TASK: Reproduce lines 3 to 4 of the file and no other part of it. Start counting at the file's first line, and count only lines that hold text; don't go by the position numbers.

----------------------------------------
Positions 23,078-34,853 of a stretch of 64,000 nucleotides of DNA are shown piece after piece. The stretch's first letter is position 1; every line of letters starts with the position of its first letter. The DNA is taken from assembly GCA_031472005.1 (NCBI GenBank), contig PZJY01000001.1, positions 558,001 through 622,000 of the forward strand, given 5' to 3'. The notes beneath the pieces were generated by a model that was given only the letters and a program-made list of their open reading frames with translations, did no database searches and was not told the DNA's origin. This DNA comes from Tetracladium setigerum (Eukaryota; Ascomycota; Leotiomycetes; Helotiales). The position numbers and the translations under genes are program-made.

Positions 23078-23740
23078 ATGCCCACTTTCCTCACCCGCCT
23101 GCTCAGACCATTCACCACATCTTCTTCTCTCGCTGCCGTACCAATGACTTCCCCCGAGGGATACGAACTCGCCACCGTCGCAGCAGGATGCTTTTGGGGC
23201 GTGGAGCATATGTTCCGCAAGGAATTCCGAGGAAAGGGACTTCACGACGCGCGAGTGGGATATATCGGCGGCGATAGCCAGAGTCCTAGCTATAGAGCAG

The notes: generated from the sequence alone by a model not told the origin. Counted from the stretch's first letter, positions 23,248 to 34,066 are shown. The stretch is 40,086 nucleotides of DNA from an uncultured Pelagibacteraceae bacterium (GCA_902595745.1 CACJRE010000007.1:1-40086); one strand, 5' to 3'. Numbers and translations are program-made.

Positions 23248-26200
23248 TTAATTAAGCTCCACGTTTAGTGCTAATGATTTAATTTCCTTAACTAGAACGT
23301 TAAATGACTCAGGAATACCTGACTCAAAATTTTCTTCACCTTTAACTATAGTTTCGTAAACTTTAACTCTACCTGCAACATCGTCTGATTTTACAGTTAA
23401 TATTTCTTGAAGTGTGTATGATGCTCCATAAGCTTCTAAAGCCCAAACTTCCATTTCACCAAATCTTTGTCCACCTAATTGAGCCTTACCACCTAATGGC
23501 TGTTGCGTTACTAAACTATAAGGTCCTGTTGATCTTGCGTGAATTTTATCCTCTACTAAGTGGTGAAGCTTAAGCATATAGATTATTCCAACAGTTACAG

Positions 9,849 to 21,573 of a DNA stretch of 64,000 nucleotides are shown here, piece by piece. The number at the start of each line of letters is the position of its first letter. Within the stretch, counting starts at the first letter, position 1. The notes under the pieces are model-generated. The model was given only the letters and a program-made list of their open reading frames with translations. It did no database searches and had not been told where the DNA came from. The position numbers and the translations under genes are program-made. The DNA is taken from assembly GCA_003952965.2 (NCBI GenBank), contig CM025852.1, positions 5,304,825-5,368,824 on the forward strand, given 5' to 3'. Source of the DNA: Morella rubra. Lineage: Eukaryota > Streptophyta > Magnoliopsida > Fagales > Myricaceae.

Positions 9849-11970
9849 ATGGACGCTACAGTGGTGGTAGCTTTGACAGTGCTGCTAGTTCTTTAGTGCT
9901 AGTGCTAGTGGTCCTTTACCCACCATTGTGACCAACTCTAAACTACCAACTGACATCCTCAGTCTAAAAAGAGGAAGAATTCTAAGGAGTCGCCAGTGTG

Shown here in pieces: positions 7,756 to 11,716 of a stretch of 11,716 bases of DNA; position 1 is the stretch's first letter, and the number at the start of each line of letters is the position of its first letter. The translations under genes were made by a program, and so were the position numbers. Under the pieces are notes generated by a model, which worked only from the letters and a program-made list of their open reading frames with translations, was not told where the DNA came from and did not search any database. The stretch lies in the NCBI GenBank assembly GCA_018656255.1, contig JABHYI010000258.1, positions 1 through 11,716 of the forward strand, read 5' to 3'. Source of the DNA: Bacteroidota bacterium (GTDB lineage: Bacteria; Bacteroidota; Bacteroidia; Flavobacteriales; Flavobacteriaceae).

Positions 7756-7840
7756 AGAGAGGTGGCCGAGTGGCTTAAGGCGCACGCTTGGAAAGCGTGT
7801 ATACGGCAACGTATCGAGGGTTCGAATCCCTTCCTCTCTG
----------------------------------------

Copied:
23078 ATGCCCACTTTCCTCACCCGCCT
23101 GCTCAGACCATTCACCACATCTTCTTCTCTCGCTGCCGTACCAATGACTTCCCCCGAGGGATACGAACTCGCCACCGTCGCAGCAGGATGCTTTTGGGGC